November 14, 12
PSYCH Lecture Week 10
Localization, Lateralization, and Plasticity
Localization of function
Lateralization of function
Myth: creative brain on the right side, analytics on the left side is a myth. Left brain vs.
right brain isn’t true – there are some specializations but they aren’t so complete.
To what extent can we understand the brain as a single integrated organ that works
together to accomplish thought and behaviour? To what extent is it functionally
specialized? Both of the understandings are true.
The pop culture idea of the right vs. the left is taken to extremes and they are wrong.
There are very dense connections between areas of the brain, so it sometimes doesn’t
make sense to single out specific areas for functions, that is, it often doesn’t make sense
to talk about brain functions being located in particular areas.
Connections in the brain are generally bidirectional – for every connection from area A to
B, there is an equality dense connection from B back to A.
Function of the brain is determined by the structural and chemical composition, and
connection of the area.
Functions like memory or language are so complex that they rely on networks, and dense
interconnections to accomplish these highly complex functions. So it doesn’t rely on
discreet, specialized regions of the brain.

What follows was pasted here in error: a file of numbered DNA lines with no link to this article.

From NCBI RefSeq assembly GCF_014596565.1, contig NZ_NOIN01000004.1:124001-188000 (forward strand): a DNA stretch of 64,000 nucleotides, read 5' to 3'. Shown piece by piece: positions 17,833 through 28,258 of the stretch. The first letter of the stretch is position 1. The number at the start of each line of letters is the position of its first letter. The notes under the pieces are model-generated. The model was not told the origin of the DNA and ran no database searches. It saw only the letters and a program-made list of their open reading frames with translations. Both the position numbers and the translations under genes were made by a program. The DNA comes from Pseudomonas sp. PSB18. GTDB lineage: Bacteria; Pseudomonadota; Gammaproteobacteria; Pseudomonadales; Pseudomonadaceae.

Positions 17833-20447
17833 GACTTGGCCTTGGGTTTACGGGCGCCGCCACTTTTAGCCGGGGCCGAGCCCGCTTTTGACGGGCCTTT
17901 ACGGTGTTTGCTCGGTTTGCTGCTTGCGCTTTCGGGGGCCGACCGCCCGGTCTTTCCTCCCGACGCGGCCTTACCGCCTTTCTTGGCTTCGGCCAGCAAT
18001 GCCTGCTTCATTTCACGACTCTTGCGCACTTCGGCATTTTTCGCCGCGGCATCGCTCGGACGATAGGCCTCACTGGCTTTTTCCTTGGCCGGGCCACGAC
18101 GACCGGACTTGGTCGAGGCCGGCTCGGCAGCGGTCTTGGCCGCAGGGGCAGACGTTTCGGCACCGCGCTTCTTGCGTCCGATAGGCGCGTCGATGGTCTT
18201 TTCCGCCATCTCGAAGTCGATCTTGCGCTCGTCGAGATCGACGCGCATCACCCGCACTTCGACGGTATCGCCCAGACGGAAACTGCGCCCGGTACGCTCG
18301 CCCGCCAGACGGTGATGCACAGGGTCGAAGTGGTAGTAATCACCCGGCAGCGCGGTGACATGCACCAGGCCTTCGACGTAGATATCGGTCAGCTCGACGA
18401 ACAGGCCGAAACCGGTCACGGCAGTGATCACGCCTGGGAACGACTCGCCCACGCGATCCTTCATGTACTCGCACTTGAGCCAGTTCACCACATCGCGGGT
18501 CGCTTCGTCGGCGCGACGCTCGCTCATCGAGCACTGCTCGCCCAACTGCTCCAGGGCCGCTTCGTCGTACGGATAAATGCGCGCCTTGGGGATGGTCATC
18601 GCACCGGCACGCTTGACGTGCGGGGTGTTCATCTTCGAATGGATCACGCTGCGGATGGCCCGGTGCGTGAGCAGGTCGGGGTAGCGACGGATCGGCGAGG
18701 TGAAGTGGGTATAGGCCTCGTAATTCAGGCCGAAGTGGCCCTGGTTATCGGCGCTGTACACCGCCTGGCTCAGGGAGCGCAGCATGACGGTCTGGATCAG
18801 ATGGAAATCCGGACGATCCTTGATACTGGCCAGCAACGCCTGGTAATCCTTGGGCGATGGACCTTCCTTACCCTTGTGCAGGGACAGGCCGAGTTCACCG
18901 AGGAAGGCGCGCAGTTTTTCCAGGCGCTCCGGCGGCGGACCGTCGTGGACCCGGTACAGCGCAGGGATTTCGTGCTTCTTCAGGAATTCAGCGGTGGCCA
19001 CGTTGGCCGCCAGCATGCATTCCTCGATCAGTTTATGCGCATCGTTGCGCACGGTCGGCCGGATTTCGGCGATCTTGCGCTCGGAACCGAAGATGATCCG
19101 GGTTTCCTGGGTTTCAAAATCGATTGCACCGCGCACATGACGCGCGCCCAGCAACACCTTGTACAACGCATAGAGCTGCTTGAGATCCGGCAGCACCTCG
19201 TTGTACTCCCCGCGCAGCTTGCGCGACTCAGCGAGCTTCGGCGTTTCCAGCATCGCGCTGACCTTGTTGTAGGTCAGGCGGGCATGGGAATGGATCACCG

Localization of function in the brain
Phrenology: in the 1800s, not scientific in its origins, had a lasting impact on psychology.
Flourens (1824): Origin of the idea that brain functions can be found in discreet areas of
the cortex. However, the functions recognized were not well received and don’t hold true
today. Flourens started the experimental technique of legions, on pigeons and rabbits.
Found several things out, but couldn’t find out specific things.
Broca (1861): Localization of function – stroke damage that caused a person to loss
ability to use language, first
Fritsch and Hitzig (1870): mapping of the dog’s motor cortex, supporting that functions
are localized in the brain.
All of this work has led us to our current understanding: Several local centres work
together in parallel to support complex functions.
The Cerebral Cortex November 14, 12
Anatomical support that the brain is not just one thing, that there is some specialization to
it. The layers of cortex made visible using three different anatomical stains…the staining
techniques were used to show the different structural features of the cortex, stainging in a
certain way shows the cells clearly. Different layers have different kinds of cells in them.
This shows us that different parts of the brain have different structures.
Grey matter and white matter – we can divide the brain up into different structures that
have things in common, like tissue matter.
Brodmann Map (1909): began to divide the brain up.
Methods used before the 1940s to study localization of